A union in Northern California is lighting up controversy with its recent decision to unionize a group of medical marijuana growers.
The Teamsters Local 70 Union in Oakland, Calif., signed up nearly 40 new members earlier this month, all workers at a medical marijuana company called Marjyn Investments LLC. The company contracts with medical marijuana patients to grow their pot for them.
The Marjyn employees, who do everything from gardening to cloning the plants, are now the nation's first group of unionized marijuana growers, though their business of cultivating cannabis remains a crime under federal law.
Teamsters organizer Lou Marchetti is the man who signed up the growers and negotiated a two-year contract for them. They'll now receive a number of benefits, including paid vacation and set pay increases.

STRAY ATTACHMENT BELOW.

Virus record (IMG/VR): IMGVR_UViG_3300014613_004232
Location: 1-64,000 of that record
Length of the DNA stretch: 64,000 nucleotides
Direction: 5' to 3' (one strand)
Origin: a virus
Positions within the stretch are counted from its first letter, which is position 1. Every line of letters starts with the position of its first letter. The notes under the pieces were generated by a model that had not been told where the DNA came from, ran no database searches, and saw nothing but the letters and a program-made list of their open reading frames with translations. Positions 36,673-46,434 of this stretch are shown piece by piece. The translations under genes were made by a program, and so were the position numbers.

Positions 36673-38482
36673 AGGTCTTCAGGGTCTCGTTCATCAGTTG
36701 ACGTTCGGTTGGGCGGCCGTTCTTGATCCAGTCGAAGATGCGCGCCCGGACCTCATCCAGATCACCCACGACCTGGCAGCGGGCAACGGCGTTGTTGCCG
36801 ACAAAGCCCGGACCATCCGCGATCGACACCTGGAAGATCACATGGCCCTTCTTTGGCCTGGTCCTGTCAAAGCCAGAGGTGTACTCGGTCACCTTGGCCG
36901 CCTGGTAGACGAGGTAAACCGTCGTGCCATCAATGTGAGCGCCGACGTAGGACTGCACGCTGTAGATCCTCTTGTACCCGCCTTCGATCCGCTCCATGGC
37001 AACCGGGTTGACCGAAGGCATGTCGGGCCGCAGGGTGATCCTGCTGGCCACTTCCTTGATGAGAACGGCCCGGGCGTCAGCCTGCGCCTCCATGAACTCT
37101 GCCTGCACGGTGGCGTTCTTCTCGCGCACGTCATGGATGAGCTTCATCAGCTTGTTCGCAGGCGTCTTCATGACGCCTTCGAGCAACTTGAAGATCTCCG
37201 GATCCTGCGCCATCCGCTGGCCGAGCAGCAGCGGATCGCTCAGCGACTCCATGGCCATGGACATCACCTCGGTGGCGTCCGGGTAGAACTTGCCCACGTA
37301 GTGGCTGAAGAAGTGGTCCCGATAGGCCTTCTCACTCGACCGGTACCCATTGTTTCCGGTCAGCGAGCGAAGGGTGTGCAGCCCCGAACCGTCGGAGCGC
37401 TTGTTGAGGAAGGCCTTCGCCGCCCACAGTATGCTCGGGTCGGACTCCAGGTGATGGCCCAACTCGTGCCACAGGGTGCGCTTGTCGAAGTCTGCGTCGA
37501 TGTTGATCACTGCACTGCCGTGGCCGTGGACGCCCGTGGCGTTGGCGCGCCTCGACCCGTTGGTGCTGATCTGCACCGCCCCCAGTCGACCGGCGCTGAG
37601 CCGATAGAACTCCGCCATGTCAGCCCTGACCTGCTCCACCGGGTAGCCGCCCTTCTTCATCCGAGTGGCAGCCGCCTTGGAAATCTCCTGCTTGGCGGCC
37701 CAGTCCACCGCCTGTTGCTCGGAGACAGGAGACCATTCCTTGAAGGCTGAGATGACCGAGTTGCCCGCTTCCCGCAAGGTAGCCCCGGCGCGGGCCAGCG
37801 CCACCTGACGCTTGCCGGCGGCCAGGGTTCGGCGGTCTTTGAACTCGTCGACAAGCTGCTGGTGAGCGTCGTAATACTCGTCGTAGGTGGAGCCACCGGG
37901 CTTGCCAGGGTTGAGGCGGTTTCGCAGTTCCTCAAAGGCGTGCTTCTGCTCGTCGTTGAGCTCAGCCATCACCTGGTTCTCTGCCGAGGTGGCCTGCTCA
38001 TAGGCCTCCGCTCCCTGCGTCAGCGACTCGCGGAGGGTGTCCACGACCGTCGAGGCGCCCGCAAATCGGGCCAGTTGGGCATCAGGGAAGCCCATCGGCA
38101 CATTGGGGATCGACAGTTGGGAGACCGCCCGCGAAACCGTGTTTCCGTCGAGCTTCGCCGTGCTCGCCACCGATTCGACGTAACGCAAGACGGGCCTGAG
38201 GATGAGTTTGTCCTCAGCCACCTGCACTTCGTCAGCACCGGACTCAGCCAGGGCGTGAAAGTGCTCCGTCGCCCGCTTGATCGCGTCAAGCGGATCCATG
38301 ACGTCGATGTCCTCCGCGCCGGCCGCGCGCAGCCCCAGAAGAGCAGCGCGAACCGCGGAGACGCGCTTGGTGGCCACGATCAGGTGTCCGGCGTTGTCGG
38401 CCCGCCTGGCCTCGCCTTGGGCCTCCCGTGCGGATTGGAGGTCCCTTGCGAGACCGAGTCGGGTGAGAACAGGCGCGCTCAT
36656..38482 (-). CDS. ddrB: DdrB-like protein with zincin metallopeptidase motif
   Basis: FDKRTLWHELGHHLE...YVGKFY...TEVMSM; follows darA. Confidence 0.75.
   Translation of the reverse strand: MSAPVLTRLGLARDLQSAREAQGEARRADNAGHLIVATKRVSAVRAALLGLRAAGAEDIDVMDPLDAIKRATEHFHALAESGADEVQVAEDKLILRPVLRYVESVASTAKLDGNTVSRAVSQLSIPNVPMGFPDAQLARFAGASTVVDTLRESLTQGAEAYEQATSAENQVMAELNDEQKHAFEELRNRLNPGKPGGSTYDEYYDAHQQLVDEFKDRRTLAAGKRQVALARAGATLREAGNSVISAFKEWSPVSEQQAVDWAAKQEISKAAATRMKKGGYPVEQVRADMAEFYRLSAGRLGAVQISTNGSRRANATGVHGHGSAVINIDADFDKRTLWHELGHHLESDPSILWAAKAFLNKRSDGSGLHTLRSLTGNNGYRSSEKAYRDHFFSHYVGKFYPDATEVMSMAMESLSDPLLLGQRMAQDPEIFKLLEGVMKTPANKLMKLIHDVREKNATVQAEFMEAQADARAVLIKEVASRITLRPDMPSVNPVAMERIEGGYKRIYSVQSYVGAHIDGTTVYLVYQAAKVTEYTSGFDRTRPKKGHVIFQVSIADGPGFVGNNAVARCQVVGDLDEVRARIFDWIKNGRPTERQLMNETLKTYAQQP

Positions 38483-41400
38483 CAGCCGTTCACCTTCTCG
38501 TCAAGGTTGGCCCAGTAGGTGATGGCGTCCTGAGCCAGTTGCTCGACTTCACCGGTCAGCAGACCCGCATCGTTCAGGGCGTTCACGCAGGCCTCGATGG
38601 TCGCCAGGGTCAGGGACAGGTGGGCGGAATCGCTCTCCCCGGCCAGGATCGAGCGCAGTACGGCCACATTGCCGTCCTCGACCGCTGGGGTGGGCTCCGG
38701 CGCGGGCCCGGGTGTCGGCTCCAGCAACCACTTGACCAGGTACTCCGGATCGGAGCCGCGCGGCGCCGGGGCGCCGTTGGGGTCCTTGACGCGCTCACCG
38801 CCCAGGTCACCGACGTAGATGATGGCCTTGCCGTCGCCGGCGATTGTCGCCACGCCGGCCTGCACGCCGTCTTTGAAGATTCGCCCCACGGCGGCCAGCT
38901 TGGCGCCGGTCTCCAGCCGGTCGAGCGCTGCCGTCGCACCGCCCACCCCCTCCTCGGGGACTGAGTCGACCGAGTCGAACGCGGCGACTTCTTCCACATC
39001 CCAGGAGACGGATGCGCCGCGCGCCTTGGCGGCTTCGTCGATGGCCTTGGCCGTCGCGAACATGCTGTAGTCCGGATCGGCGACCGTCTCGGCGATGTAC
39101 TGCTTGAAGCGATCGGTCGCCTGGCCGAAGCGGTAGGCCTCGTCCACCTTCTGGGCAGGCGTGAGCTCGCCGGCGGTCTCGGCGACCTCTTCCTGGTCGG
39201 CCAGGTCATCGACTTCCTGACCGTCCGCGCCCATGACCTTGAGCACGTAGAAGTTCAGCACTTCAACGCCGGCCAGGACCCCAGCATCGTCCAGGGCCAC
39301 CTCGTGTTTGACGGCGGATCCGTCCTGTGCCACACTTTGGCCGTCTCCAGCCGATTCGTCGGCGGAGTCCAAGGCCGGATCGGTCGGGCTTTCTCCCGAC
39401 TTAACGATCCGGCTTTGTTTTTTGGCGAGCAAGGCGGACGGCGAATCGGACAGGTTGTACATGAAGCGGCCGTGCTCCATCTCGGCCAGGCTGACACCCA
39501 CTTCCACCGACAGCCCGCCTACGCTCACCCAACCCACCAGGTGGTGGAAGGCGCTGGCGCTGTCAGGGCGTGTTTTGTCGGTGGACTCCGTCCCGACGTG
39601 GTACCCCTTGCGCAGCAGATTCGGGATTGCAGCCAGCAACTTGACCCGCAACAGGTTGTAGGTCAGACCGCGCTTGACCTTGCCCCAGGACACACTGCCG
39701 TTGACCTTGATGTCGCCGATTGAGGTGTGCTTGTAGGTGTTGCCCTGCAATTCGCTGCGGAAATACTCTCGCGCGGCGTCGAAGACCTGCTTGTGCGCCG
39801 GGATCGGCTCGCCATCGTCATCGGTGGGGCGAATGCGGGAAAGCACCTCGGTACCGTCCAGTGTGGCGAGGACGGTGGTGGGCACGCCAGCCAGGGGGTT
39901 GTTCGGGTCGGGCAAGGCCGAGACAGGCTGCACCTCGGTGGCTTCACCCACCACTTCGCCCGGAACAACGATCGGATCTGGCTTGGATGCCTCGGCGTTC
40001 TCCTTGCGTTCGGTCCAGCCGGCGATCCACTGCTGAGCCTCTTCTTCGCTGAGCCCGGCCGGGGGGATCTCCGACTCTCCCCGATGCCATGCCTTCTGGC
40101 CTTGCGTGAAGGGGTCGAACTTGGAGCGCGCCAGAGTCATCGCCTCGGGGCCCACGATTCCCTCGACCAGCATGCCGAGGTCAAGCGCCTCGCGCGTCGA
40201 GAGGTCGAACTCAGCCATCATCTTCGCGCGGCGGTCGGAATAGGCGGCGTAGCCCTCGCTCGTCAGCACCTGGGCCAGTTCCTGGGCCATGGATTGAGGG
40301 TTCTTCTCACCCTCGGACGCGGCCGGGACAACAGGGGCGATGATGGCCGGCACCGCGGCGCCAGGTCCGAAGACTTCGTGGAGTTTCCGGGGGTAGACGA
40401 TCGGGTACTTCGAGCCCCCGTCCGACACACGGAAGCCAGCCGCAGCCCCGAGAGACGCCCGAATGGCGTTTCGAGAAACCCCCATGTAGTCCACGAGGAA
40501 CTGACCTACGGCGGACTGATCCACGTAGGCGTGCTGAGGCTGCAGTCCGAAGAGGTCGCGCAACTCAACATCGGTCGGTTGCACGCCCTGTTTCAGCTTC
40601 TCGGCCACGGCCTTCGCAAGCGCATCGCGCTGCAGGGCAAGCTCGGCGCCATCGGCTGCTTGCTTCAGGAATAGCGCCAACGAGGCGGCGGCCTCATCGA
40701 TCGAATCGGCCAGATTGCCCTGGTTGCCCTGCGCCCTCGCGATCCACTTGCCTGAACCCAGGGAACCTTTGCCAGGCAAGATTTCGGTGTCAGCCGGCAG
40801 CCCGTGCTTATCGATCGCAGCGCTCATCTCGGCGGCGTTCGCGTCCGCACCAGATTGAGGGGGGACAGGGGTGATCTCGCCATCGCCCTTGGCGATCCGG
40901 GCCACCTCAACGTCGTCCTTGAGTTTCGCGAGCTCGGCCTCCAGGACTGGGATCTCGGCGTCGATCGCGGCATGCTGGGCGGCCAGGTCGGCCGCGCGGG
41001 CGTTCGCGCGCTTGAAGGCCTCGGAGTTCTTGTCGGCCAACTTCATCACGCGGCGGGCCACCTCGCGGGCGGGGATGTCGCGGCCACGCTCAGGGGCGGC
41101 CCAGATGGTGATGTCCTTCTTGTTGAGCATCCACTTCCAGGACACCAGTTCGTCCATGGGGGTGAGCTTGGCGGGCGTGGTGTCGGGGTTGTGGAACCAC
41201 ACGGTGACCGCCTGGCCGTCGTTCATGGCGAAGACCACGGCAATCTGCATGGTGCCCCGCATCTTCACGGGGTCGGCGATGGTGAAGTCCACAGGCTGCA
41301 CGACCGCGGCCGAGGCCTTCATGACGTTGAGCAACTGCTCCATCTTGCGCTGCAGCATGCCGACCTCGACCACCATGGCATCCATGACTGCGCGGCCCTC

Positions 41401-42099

"They're workers. They need a job. They want healthcare and a pension, and we got it for them," said Marchetti.
The medical marijuana industry has grown rapidly in California thanks to the state's liberal laws allowing for retail marijuana dispensaries. Still, state law provided few clear rules for actually growing the plant. This July, though, the Oakland City Council authorized industrial pot cultivation, the first city in the country to do so.
Since Local 70 signed on its new members, Marchetti says that many other union leaders in the state have called him to see if they can get in on the business of organizing growers.
"This has been going on for five years in California," Marchetti said, defending the new members and their work. "They're workers in an industry that came to us and wanted representation. I also represent Young's Market, which is a liquor company."
Today on the Conversation, ABC's John Berman spoke with Marchetti about his new union members and a growing industry that remains under a cloud of smoke.